The v6 model gets 31 miles per gallon highway with the 8 speed. With near 300 hp on tap and 8 gears, I don’t see much of a reason to spend on the SRT model for a street car. I would go for the varvotos luxury model, that is one sharp car.

    • 0 avatar

      My Supercharged 6.1 costs me about $55 to fill up and typically takes me about 250 miles per full tank. But I never drive full. I usually drop $30 in it every 4 or 5 days.

      The REAL problem is grinding my tires to dust. I need a new set of tires every 1.8 years.

  • avatar

    This car is proof positive that Chrysler is benefitting from Fiat’s touch. The first one was great externally though a little too much. The interior, terrible. Fiat did an amazing job with the external and internal design in my opinion. The external design was toned down and made more pleasant because of it. Inside it now looks the part.

    On this car, I’d love one though I know in my heart I’d never bit cause of the fuel economy (if I’m gonna be spending that much fuel on a car, better it be a Challenger or Mustang). The red seats look great, but the all black interior and wheels, big fail for me.

    On the seats, sitting on it isn’t what makes it comfortable for long drives?

    • 0 avatar
      VA Terrapin

      Chrysler was already improving its interiors before Fiat came along. The only significant contributions that I know Fiat made to Chrysler were buying Chrysler stock from the Federal government and providing the Alfa Romeo Giulietta platform and MultiAir engines for the Dodge Dart.

      If anything, it’s Chrysler’s profits that are benefiting Fiat right now.

  • avatar
    rudiger

    While everything else might be okay (save the omission of the 8-speed), I’ve just never warmed to the slammed, ‘gangsta’ roofline of these cars ever since their 2005 introduction. Along with a blinged-out Escalade, driving one of these would seem like too much of an embarrassing rapper cliché.

    The high beltline and gun-slit windows remind me of a 7/8′s scale version of the cheesy, 1977 made-for-tv movie ‘The Car’ and makes the 300 more of a caricature than an actually well-styled vehicle. But, evidently, sales indicate I’m in the minority on that one.

    • 0 avatar
      VA Terrapin

      Unlike most American sedans, the Chrysler 300 looks unapologetically American, not like the all too typical American sedan that tries to copy an Asian or European sedan.

      American sedans might as well try to be American because there’s always a better Asian or European sedan than any American sedan that tries to be Asian or European.

  • avatar
    hubcap

    The 300 SRT8 (and for that matter the entire SRT line up) offers great performance at a great value but to tell the truth none would be at the top of my list.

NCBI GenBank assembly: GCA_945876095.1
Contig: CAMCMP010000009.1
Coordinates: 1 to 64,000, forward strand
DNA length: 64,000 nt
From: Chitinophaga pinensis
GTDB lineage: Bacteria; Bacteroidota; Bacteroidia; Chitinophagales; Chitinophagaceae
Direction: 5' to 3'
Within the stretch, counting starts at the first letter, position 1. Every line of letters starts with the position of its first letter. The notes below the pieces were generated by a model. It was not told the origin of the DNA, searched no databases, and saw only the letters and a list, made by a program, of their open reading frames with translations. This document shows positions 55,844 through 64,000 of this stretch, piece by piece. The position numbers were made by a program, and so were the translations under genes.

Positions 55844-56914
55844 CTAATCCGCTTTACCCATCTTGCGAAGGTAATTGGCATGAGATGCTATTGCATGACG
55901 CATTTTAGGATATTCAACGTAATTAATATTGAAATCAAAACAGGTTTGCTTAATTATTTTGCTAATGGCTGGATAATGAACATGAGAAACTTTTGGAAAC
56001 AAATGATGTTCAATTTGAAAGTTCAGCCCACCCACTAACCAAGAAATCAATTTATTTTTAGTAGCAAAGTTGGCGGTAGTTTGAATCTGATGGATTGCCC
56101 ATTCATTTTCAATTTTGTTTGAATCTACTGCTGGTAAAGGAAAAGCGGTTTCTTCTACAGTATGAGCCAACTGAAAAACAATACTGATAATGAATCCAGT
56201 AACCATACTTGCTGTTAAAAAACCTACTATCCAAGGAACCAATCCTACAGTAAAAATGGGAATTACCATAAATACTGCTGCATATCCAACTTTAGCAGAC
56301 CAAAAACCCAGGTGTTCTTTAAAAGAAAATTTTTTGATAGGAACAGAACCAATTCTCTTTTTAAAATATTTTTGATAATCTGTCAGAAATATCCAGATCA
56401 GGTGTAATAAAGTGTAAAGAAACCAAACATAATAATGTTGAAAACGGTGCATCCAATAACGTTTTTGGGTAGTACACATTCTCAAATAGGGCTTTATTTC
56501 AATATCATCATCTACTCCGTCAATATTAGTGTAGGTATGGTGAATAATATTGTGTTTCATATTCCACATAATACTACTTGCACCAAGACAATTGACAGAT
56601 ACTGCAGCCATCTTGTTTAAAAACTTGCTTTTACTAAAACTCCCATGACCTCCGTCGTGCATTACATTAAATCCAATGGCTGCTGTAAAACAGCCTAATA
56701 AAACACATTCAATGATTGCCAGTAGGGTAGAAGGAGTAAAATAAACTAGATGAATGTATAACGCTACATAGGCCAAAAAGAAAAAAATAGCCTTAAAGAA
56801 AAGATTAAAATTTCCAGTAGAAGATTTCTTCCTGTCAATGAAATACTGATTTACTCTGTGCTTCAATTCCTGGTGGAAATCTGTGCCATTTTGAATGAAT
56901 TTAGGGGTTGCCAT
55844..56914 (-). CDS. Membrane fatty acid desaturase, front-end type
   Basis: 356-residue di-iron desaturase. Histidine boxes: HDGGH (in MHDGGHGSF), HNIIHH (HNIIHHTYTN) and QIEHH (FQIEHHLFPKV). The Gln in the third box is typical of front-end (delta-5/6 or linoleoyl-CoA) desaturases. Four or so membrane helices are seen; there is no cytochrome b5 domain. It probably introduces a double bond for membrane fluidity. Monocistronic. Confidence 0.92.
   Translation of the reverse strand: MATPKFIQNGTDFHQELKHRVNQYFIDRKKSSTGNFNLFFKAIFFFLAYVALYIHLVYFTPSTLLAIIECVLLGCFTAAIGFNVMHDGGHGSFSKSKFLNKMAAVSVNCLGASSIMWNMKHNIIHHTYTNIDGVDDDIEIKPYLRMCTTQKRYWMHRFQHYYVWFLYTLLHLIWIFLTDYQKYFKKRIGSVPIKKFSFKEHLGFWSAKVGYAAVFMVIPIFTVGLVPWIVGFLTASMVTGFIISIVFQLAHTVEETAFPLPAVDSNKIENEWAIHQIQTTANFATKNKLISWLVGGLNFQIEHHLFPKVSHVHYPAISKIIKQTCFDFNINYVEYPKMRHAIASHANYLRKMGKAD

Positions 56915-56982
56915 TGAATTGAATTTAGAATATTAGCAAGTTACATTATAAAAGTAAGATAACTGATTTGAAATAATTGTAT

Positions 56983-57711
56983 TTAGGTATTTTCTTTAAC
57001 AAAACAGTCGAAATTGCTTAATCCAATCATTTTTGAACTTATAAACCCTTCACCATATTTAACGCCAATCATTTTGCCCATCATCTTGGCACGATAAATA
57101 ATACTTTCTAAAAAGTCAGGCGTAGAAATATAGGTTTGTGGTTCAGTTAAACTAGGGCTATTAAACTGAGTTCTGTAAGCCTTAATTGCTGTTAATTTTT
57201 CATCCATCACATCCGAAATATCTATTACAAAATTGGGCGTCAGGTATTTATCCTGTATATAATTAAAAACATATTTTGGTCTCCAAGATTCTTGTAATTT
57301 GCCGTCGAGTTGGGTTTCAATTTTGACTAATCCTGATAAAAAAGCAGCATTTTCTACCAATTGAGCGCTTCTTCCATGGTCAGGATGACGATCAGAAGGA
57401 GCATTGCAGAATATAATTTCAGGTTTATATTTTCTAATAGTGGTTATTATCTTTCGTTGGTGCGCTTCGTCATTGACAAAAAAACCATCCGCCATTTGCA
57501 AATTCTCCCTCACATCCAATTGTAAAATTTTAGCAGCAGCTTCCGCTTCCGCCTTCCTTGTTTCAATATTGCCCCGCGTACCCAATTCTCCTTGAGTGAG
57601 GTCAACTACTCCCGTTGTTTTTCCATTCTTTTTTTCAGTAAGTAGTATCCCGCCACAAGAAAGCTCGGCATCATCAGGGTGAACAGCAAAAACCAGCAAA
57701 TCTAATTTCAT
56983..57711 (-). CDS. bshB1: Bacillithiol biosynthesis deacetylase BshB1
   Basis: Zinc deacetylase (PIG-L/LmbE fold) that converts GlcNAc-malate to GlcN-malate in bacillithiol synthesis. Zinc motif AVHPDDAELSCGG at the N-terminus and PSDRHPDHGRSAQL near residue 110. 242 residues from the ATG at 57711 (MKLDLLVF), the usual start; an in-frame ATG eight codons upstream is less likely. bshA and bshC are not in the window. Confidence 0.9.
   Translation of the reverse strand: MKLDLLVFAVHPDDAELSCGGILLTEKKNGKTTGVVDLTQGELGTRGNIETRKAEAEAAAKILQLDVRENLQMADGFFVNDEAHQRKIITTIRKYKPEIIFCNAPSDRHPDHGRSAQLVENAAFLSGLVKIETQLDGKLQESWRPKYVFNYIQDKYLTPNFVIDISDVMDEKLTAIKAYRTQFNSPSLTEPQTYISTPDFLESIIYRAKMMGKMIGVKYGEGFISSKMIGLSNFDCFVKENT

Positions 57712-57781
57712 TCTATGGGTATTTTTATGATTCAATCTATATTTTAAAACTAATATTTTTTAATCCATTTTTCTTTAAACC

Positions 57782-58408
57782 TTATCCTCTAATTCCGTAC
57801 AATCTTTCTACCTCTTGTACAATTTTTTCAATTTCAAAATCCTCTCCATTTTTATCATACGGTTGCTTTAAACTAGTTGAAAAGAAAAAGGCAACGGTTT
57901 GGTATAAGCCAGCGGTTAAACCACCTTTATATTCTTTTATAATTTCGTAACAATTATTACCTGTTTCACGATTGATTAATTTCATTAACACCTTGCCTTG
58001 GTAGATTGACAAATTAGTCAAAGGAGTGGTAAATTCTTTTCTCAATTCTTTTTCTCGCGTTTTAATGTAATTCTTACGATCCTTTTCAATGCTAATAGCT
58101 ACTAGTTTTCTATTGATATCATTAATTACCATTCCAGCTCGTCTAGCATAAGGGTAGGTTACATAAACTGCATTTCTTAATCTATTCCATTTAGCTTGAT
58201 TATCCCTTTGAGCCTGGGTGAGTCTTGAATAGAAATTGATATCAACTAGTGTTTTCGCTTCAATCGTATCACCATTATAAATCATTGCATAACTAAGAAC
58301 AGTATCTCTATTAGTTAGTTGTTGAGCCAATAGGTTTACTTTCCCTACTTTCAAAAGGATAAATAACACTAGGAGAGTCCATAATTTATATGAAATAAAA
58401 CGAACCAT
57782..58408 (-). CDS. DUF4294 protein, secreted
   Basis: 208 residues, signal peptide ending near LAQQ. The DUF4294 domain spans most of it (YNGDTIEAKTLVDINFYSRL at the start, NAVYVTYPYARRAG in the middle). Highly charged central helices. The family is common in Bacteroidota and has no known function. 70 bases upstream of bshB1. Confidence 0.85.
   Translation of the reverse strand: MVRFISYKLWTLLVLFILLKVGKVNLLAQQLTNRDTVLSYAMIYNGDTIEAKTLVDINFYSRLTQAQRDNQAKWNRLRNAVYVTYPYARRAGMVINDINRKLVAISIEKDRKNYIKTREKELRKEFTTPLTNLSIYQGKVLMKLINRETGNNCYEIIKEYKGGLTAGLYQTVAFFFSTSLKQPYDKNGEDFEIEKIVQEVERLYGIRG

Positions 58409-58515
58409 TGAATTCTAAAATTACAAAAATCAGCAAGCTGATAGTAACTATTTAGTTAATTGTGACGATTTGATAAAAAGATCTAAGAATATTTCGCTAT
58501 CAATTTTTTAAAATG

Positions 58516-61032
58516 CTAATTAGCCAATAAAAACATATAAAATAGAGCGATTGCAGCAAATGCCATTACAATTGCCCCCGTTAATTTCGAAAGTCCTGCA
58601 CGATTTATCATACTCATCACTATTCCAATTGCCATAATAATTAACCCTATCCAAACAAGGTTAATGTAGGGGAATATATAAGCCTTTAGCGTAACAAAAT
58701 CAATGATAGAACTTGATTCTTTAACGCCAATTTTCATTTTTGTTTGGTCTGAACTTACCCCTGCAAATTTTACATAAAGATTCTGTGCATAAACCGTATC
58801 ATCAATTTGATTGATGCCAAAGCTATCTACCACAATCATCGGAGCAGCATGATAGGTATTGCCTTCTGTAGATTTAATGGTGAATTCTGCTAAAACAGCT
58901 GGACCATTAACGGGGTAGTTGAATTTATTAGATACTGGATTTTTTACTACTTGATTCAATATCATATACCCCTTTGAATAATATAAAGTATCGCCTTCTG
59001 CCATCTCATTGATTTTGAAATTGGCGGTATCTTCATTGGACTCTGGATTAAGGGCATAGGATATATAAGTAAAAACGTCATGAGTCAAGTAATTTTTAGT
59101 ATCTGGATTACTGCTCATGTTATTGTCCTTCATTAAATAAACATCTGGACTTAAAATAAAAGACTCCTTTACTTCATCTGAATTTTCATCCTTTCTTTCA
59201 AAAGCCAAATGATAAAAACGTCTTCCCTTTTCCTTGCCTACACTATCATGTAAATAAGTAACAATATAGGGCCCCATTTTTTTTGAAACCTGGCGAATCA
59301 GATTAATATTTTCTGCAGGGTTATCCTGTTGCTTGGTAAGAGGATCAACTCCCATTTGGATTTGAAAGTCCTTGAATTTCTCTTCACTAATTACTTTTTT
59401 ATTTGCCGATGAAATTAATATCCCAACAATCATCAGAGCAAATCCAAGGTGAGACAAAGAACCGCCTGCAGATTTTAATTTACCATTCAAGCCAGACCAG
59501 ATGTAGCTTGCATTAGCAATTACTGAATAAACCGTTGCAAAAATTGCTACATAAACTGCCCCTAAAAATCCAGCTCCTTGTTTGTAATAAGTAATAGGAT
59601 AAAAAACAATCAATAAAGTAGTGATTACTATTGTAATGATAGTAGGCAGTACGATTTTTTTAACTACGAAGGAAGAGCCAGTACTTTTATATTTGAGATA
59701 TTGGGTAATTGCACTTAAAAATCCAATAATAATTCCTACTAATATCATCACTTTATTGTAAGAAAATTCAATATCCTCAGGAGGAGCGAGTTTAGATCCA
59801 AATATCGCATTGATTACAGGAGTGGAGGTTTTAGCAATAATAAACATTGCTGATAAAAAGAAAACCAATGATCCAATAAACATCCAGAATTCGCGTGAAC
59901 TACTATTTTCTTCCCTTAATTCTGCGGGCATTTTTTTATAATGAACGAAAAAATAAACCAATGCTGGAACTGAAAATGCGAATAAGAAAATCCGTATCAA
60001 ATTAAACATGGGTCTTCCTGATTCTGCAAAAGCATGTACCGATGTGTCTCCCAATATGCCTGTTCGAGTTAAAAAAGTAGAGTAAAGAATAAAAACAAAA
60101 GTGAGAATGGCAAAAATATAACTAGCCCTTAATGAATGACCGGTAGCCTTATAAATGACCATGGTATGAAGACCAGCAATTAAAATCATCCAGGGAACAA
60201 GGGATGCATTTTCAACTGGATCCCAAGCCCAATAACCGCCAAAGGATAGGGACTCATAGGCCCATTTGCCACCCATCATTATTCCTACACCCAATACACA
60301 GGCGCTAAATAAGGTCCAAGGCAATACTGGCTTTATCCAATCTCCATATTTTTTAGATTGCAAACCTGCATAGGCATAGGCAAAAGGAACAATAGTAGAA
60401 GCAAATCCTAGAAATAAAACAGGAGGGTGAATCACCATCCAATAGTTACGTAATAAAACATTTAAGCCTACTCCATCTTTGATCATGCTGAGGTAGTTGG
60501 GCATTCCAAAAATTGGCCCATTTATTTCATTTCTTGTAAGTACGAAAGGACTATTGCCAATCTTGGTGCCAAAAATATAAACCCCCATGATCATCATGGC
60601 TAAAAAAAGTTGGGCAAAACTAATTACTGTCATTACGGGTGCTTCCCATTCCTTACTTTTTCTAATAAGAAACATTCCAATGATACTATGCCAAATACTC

The next generation CTS-V, if the V-Sport is any indication, will be on an entirely different level regarding looks, refinement, as well as power and will hopefully still offer a manual transmission.

    A few weeks ago TTAC posted an article titled “I’m glad they built it but I wouldn’t buy it” or something to that effect. Add this car and its Charger kin to my list.

  • avatar
    PrincipalDan

    Hmmmmmmmmmmm I guess I’m a point of diminishing returns guy… I’d stop at the good old 5.7 Hemi and enjoy. I love cars like the SRT8 I guess I just can’t justify the in my head the extra expense of one new vs its slightly less fire breathing V8 brethren in the showroom.

    Nice review though Alex.

    • 0 avatar
      nrd515

      I was kind of torn between the new 2010 Challenger R/T I bought, and a really nice 2009 SRT Challenger. I had driven several R/Ts and I knew what they were like and was hoping the SRT would be so much better that the choice would be easy, one way or another. It wasn’t. Yeah, it handled better, and was quicker, but I wasn’t impressed all that much to be honest. Now if it would have been an SRT with the 6.4, that would have been a totally different thing. The 10K difference is insane to me. IMHO, the better brakes, engine and suspension changes are worth about $3K. I have a box with a pulled off SRT suspension, it cost me $400. My 5.7 runs a 13.34@105+ ET (with a perfect launch, very difficult to do), so just how fast do I want to go?

  • avatar
    Fordson

    “You see, the 6.4L pushrod V8 is very tall and very long…”

    Why would this be? Compact packaging is supposed to be a benefit of pushrod V8s. And yes, I saw that someone already asked this, and no, I don’t see that that person got an answer.

    • 0 avatar
      danio3834

      It is, the author is a little misguided by making that statement.

      The Hemi actually looks small sitting in the engine bay of these cars. there’s tons of room all over, the hoods could stand to be sloped a bit more should the design accomodate it.

      As a comparison, a Ford modular V8 and most OHC V6 and V8 engines are generally a bit taller than the Hemi or LSx engines.

      • 0 avatar
        Fordson

        Yeah, that’s what I thought – there is no way for example that you could fix a 7-liter V8 under the hood of a C6 ‘Vette if it were OHC.